The first in a four-part series
I sit on a small wooden bench, little more than a plank with legs, really, beneath a tulip poplar whose wide branches umbrella me. The grass around the bench has been worn away by weary travelers come to the bench to rest, revealing the reddish iron-rich soil of Virginia beneath.
A few yards away from me, Thomas Jefferson rests in peace.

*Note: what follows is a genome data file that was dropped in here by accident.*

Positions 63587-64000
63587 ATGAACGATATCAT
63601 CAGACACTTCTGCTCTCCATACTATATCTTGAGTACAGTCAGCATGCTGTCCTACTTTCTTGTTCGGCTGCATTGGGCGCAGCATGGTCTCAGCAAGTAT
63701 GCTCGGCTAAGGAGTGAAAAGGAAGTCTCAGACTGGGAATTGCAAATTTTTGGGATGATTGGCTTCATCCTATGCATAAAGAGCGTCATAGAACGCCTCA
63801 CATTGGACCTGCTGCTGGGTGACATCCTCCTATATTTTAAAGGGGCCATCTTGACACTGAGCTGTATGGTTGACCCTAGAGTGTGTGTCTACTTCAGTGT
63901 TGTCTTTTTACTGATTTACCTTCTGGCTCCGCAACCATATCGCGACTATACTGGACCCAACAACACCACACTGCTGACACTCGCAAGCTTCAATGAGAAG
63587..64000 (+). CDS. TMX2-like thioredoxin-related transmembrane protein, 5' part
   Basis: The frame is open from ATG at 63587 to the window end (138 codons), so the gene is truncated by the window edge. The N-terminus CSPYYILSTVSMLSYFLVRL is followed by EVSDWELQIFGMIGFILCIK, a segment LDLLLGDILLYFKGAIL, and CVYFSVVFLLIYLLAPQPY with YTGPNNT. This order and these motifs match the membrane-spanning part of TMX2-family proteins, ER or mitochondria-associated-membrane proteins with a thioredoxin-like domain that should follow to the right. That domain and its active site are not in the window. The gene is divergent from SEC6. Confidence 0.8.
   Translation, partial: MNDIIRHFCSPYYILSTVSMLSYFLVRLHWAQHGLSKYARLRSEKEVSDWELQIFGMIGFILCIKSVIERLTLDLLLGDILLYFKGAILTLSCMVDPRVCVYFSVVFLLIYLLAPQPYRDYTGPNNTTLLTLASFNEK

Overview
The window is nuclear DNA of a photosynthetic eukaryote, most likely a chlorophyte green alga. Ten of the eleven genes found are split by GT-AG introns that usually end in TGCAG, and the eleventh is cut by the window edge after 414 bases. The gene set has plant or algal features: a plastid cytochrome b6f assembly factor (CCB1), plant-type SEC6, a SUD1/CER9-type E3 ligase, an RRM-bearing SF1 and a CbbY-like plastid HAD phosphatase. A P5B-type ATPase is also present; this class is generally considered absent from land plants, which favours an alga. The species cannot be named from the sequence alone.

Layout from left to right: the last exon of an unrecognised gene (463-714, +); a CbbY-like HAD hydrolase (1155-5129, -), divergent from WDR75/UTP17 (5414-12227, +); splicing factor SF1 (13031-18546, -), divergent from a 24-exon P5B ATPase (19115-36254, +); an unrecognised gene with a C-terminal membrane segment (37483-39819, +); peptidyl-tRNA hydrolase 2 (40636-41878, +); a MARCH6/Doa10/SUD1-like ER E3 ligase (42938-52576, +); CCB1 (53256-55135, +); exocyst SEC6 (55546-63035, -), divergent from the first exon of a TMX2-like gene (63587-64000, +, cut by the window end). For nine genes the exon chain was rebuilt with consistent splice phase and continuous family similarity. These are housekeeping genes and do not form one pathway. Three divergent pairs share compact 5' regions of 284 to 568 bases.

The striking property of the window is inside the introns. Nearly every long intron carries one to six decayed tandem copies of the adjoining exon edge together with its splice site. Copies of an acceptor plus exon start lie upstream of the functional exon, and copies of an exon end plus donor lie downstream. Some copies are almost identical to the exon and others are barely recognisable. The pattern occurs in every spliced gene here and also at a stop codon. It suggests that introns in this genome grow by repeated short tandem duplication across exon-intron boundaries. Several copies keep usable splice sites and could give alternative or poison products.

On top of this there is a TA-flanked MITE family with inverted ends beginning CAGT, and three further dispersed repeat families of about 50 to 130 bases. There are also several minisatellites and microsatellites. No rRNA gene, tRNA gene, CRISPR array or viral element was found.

A slow stream of visitors comes down the brick walkway from Jefferson’s house to stand outside the black, wrought-iron fence that surrounds his family’s small graveyard, still in use today by descendents. Many visitors have thrown coins onto the president’s grave—not just the Jefferson-faced nickels you’d expect, either, but pennies, dimes, and quarters, too. Considering the rift between Washington and Jefferson in Washington’s last years, I wonder what Jefferson would think about that.
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